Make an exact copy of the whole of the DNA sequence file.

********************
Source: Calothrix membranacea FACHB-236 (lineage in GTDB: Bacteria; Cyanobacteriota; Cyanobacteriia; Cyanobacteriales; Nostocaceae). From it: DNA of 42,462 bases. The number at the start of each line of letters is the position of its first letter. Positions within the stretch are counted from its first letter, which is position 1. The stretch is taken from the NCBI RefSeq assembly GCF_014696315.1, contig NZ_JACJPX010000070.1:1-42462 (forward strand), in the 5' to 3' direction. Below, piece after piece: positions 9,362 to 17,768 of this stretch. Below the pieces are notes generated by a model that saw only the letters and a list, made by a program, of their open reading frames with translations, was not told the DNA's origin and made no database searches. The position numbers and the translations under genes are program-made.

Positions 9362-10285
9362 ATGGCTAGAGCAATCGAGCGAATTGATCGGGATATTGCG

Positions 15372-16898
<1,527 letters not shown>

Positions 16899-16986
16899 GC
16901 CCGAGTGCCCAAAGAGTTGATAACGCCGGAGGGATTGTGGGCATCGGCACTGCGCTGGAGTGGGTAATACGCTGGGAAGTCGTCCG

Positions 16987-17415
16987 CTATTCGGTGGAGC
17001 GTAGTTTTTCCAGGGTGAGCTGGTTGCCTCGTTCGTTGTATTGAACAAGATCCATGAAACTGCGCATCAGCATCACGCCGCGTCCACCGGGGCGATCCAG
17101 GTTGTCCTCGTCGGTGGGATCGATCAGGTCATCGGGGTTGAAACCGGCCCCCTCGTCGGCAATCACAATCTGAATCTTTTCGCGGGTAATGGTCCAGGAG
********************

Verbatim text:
Source: Calothrix membranacea FACHB-236 (lineage in GTDB: Bacteria; Cyanobacteriota; Cyanobacteriia; Cyanobacteriales; Nostocaceae). From it: DNA of 42,462 bases. The number at the start of each line of letters is the position of its first letter. Positions within the stretch are counted from its first letter, which is position 1. The stretch is taken from the NCBI RefSeq assembly GCF_014696315.1, contig NZ_JACJPX010000070.1:1-42462 (forward strand), in the 5' to 3' direction. Below, piece after piece: positions 9,362 to 17,768 of this stretch. Below the pieces are notes generated by a model that saw only the letters and a list, made by a program, of their open reading frames with translations, was not told the DNA's origin and made no database searches. The position numbers and the translations under genes are program-made.

Positions 9362-10285
9362 ATGGCTAGAGCAATCGAGCGAATTGATCGGGATATTGCG

Positions 15372-16898
<1,527 letters not shown>

Positions 16899-16986
16899 GC
16901 CCGAGTGCCCAAAGAGTTGATAACGCCGGAGGGATTGTGGGCATCGGCACTGCGCTGGAGTGGGTAATACGCTGGGAAGTCGTCCG

Positions 16987-17415
16987 CTATTCGGTGGAGC
17001 GTAGTTTTTCCAGGGTGAGCTGGTTGCCTCGTTCGTTGTATTGAACAAGATCCATGAAACTGCGCATCAGCATCACGCCGCGTCCACCGGGGCGATCCAG
17101 GTTGTCCTCGTCGGTGGGATCGATCAGGTCATCGGGGTTGAAACCGGCCCCCTCGTCGGCAATCACAATCTGAATCTTTTCGCGGGTAATGGTCCAGGAG